Thus, predicated on the wisdom of the fifty-something Texas summers in my rearview mirror, I suggest that there is only one serious contender for the title of State Beverage of Texas. Iced tea, (or as it is more commonly known hereabouts, just “tea”), is a wonderfully icy cold, amber colored glass of pure refreshment.
Tea has been cultivated and consumed in China and eastern Asia for at least 2000 years, first medicinally but very quickly thereafter recreationally. Even now, tea is commonly believed to have certain health benefits including providing the essential nutrient manganese, as an “antioxidant” and of course, as a mild stimulant due to its caffeine component.
There are many types of Tea commonly available but in truth, they are almost all the same variety - camellia sinensis. Green Tea, White Tea, Yellow Tea, Black Tea and Oolong Tea are all the same leaves. The difference comes in the way the leaves are picked and prepared.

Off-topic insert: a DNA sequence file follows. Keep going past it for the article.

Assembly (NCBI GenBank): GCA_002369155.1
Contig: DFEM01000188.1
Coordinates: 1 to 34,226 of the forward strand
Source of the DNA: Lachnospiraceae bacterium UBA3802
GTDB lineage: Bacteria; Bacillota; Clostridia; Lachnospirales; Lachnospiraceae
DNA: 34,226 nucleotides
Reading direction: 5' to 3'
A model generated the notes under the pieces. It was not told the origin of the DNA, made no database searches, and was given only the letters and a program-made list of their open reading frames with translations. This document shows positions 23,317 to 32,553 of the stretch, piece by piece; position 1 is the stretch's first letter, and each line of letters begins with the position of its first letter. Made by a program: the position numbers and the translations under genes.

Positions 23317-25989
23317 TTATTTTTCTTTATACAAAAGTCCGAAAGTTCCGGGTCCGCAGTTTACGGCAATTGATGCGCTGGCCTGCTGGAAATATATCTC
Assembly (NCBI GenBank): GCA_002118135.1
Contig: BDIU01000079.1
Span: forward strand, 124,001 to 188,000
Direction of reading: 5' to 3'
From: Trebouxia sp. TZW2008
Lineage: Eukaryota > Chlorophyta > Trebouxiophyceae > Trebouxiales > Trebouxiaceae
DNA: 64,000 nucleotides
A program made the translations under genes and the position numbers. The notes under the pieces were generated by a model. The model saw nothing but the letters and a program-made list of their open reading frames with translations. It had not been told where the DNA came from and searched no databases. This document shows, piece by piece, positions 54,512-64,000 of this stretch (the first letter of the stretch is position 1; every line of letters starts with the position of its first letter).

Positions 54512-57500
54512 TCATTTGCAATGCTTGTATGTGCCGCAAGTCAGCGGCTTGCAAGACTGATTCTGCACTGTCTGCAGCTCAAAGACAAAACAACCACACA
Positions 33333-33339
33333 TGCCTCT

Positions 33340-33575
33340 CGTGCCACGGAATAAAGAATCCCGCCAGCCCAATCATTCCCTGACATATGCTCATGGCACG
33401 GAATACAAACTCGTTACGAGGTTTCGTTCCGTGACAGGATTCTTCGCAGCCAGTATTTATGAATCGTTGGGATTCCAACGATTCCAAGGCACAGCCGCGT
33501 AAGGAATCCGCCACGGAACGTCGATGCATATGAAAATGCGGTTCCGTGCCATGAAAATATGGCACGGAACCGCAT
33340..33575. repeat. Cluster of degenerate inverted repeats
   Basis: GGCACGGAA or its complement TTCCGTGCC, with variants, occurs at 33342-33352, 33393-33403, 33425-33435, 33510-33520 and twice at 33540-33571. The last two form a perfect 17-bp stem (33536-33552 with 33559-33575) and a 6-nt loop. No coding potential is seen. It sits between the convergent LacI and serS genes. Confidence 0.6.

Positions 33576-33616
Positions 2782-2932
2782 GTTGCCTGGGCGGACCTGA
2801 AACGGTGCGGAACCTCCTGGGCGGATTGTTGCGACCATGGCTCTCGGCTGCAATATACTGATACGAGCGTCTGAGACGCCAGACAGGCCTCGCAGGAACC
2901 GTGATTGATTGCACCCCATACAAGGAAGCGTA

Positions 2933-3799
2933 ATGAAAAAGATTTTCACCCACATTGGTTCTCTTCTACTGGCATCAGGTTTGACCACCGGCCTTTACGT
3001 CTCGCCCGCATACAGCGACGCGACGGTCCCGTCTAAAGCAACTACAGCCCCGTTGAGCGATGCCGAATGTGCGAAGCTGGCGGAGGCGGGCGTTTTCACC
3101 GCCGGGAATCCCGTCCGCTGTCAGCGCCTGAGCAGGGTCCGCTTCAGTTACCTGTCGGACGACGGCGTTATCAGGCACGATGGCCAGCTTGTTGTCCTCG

Tea has played a prominent role in world history. In the eighteenth century, exorbitant taxes on tea caused colonists in the Boston area to attack a British merchant ship and heave bales of tea leaves into the harbor. That act of defiance became known as The Boston Tea Party and is considered a pivotal moment in the events leading to the American Revolution.